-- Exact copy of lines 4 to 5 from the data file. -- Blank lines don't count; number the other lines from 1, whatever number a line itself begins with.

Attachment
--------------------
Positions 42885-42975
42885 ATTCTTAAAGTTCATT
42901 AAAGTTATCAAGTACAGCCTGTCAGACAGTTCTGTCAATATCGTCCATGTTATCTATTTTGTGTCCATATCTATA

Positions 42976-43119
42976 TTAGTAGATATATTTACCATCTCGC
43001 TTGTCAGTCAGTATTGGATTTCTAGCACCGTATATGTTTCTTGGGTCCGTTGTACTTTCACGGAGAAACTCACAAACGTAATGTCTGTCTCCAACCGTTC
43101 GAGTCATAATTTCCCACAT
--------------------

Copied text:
Positions 42976-43119
42976 TTAGTAGATATATTTACCATCTCGC